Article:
3.5/5 rating (22 votes)

Coorg Pandi Curry

Coorg Pork Curry

  • Heat Medium
  • Serves 4
  • Prep 10 mins
  • Cook 40 mins
Coorg Pandi Curry

A full flavoured pork curry from Coorg in South India

Hari says

There are very few areas in India where pork is consumed but in the southern region of Coorg pork is considered a delicacy. This is a dish that shouldn't be rushed, instead it should be left to simmer away slowly in it's own juices allowing the natural flavours to come through. The final dish has an intense colour with a real deep rich flavour and the meat should be soft and succulent. Traditionally this is finished with some warming spices and a tart vinegar called 'kachampuli', it's only available in this region, but malt vinegar works just fine.

  • Ingredients
  • Method
  • 800g pork, cut into chunks
  • 1 tsp salt
  • 1 tsp peppercorns, crushed
  • 1 tsp turmeric
  • 4 medium onions, sliced
  • 8 cloves of garlic, crushed 
  • 1 tbsp oil
  • 5cm piece ginger, sliced
  • 3 level tbsp coriander powder
  • 2 level tbsp chilli powder
  • 1 tsp cumin seeds
  • ½ tsp mustard seeds
  • 2 tbsp malt vinegar


  1. Mix the sliced onions and crushed garlic with the pork and sprinkle with 1 tsp salt, 1 tsp crushed peppercorns, turmeric and set aside.
  2. Heat 1 tbsp oil and add the ginger, carefully fry it until brown. Remove and add to the pork.
  3. You have to work quickly here so you don't burn the spices. On very gentle heat add 3 level tbsp of crushed coriander seeds and stir for about 30 seconds. Then add 2 level tbsp of chilli powder and stir until it turns a reddish brown.
  4. Add the pork and stir to coat all the meat. Cover the pan with a lid and leave to simmer gently for about 10 minutes - stir occasionally.
  5. Add 1 cup of warm water and cook the meat uncovered on a medium heat until it's done (about 30-50 minutes).
  6. Meanwhile, heat a small pan and add the cumin seeds and mustard seeds and roast until they become aromatic (1-2 minutes). Remove and grind to a powder and set to one side.
  7. Once the pork is soft and tender add 1-2 tbsp vinegar and leave to cook gently for a further 10 minutes.
  8. Taste the dish and adjust seasoning with salt and vinegar if required.
  9. Stir in the roasted cumin and mustard seeds the serve with some plain rice.

Nutritional information

Typical values* per Serving
Fat (g)11
of which saturates (g)2
Carbohydrates (g)14
of which sugars (g)6
Fibre (g)2
Protein (g)42
Salt (mg)982
*Based upon calculated values, supplied by myfitnesspal.com. The values here may not be 100% accurate because the recipes have not been professionally evaluated.

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Comments (10)

  • Sebastian Jimenez

    Sebastian Jimenez

    21 June 2017 at 22:29 |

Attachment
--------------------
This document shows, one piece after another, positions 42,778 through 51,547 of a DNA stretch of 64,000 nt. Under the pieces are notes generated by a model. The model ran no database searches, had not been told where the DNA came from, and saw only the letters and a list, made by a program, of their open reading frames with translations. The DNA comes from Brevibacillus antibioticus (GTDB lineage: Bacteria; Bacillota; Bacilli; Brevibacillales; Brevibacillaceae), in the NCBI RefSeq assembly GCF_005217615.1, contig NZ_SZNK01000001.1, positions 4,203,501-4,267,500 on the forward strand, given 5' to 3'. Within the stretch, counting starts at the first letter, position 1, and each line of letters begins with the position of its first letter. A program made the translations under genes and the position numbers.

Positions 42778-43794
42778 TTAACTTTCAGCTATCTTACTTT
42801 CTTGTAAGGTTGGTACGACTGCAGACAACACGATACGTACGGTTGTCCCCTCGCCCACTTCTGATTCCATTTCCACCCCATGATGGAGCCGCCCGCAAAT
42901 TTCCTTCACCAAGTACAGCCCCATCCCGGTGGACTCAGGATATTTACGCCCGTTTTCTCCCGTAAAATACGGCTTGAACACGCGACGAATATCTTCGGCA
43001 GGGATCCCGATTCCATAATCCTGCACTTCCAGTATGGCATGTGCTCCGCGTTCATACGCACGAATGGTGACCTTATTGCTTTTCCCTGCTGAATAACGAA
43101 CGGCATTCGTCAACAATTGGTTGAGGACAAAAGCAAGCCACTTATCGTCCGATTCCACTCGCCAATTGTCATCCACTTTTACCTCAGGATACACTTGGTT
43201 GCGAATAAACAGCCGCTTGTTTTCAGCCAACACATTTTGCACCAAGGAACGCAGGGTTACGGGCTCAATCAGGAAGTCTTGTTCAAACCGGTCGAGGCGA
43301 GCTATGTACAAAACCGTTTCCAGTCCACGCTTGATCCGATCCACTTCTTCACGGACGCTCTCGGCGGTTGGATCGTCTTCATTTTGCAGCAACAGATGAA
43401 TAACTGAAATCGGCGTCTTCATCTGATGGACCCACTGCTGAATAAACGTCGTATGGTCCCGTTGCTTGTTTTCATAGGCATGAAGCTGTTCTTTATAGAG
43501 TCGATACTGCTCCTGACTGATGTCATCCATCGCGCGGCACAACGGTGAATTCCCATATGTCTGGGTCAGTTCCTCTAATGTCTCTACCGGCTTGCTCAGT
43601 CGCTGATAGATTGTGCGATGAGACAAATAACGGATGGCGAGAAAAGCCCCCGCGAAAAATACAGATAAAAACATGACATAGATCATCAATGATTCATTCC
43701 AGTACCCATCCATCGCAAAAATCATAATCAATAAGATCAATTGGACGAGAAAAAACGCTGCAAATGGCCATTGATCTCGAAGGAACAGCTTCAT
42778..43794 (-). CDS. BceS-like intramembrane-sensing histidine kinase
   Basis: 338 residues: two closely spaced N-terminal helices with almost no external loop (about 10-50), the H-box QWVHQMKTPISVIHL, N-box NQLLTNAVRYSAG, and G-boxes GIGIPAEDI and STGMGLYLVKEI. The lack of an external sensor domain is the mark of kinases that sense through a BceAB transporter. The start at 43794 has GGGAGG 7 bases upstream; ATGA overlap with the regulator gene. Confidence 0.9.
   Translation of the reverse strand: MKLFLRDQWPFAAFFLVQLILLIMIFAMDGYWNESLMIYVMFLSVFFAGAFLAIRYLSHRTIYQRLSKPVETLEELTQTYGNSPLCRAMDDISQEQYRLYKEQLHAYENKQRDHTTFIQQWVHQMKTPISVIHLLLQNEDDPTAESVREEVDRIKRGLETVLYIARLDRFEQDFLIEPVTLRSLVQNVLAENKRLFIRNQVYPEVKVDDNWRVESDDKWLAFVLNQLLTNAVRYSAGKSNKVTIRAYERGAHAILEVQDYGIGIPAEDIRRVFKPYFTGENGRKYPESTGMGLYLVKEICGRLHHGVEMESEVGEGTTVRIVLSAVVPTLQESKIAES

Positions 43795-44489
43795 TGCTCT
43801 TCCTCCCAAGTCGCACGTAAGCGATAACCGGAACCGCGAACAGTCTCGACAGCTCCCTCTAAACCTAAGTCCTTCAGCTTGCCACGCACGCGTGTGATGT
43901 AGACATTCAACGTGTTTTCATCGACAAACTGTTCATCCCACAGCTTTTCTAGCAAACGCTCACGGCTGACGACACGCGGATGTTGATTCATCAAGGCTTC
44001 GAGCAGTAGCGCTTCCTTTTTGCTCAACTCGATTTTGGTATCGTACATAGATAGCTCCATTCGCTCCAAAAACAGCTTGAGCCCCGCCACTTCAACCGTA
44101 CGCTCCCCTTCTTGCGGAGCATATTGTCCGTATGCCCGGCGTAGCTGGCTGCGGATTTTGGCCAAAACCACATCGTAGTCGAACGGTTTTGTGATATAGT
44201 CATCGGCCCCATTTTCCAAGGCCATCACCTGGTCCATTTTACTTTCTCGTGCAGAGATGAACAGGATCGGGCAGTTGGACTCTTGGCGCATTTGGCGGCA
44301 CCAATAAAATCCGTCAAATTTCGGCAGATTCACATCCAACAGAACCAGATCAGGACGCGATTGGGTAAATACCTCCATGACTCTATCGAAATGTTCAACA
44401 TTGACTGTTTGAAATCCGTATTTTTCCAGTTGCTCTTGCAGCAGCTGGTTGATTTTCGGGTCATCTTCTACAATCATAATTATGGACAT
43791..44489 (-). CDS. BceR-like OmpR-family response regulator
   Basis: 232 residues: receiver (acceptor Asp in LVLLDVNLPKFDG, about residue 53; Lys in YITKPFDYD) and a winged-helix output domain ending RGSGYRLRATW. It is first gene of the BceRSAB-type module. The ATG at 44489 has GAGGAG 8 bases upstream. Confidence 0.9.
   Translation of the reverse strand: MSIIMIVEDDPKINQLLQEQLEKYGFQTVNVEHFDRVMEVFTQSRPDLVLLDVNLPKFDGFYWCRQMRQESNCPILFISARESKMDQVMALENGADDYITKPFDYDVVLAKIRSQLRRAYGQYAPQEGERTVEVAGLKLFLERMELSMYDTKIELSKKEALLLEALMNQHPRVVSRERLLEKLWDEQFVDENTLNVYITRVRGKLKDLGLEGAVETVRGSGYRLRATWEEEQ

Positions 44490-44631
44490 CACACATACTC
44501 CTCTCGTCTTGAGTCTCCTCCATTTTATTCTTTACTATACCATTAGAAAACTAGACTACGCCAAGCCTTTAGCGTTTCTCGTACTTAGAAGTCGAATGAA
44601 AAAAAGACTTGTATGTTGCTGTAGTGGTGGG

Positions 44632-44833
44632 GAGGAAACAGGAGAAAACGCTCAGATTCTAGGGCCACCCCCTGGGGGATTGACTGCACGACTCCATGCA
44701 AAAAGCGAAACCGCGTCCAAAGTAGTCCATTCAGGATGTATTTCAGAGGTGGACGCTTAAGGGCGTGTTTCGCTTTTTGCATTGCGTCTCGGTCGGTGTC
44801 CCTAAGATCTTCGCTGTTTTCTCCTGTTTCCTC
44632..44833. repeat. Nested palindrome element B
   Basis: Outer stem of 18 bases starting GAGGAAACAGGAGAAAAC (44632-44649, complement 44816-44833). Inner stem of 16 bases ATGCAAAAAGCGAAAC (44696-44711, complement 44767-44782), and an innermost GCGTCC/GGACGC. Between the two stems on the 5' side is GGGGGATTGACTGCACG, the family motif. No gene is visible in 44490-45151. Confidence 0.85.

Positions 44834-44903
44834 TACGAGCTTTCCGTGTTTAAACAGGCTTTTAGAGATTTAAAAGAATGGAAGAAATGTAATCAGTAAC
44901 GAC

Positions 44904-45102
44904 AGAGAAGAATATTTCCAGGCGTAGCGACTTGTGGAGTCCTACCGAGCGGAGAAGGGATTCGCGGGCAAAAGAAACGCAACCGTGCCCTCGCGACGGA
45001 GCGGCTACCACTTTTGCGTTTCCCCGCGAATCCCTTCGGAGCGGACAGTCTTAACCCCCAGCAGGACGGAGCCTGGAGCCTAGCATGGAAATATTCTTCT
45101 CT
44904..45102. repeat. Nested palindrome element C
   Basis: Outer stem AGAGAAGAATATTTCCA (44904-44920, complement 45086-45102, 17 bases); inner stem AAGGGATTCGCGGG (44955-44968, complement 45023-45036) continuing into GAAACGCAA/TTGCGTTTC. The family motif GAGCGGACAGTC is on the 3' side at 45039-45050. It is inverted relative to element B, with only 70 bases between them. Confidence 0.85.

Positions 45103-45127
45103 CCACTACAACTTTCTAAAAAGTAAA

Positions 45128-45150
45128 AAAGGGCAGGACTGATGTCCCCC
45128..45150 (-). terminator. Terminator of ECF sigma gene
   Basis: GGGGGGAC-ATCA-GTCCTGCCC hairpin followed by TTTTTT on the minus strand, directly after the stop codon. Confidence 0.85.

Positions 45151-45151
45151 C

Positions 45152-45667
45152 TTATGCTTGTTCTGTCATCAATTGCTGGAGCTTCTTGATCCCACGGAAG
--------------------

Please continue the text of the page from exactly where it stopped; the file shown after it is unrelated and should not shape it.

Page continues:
Hi Hari,
    I want to make this recipe, but I have two doubts: how much water should I add to the preparation? Also, if I cant find the malt vinegar (I´m in colombia) which kind of vinegar do you suggest to replace it?

    thanks in adavance!


    • Hari Ghotra

      Hari Ghotra

      22 June 2017 at 07:35 |
      Hi Sebastian I say 1 cup which is about 250ml so try that much to start and add a little more if required whilst you are cooking - it depends on the meat. If you don't have malt vinegar a brown vinegar is best. Does that help? Thanks Hari


  • Thanuja Berera Ponnappa

    Thanuja Berera Ponnappa

    07 October 2016 at 18:59 |
    I am Coorgi, Well there is something called "Kachampuli" which is a processed coorg vinegar which is used in Coorgi Pandhi Curry.Kachampuli or the Coorg vinegar is a dark tart vinegar made from the Garcinia Gummi Gutta fruit which belongs to the Garcinia family. A must for many Kodava dishes such as the Pandi Curry (Pork Curry), this vinegar gives a distinct taste to the traditional Kodava dishes.
    Can be used for making yummy Chicken Fry, Fish Fry and even distinctly flavoured Egg Bhurji! Make bittergourd fry and several other vegetarian dishes!


    • Hari Ghotra

      Hari Ghotra

      21 October 2016 at 14:48 |
      Hi How lovely to hear from you - I have tried to get hold of Kachampuli vinegar in the past but just haven't been able to find any - let me know where you get it from in the UK as im desperate to try it. Thanks so much for all your very helpful information. Thanks Hari


  • Hari Ghotra

    Hari Ghotra

    24 August 2015 at 08:56 |
    Hi John

    This is traditionally cooked with pork shoulder because its generally a nice fatty bit of meat that works with the long slow cooking. Let me know what you think. Thanks Hari


  • John Paul

    John Paul

    24 August 2015 at 06:46 |
    Hello Hari,

    What is the best cut of pork to use for this dish?


  • Hari Ghotra

    Hari Ghotra

    22 June 2015 at 14:15 |
    Hi Nigel Thanks for the feedback as always! Glad you enjoyed this one - It's usually made with a very special vinegar that only comes from this region - I haven't managed to get hold of any yet. Thanks for sharing your thoughts. Hari


  • Nigel


    21 June 2015 at 12:33 |
    Hello Hari,

    I cooked this last night and it came out very well. I was a bit worried about cooking it uncovered for 50 minutes, but at a puttering bubble there was plenty of liquid to make a nice creamy sauce. Needs care as you advise but a a hot and sourish pork dish well worth cooking.


  • Hari Ghotra

    Hari Ghotra

    21 May 2015 at 07:45 |
    That's great to hear - welcome to the site! Can't wait to hear which dishes you try Cheers Hari


  • Ian


    19 May 2015 at 15:12 |
    Love Indian food


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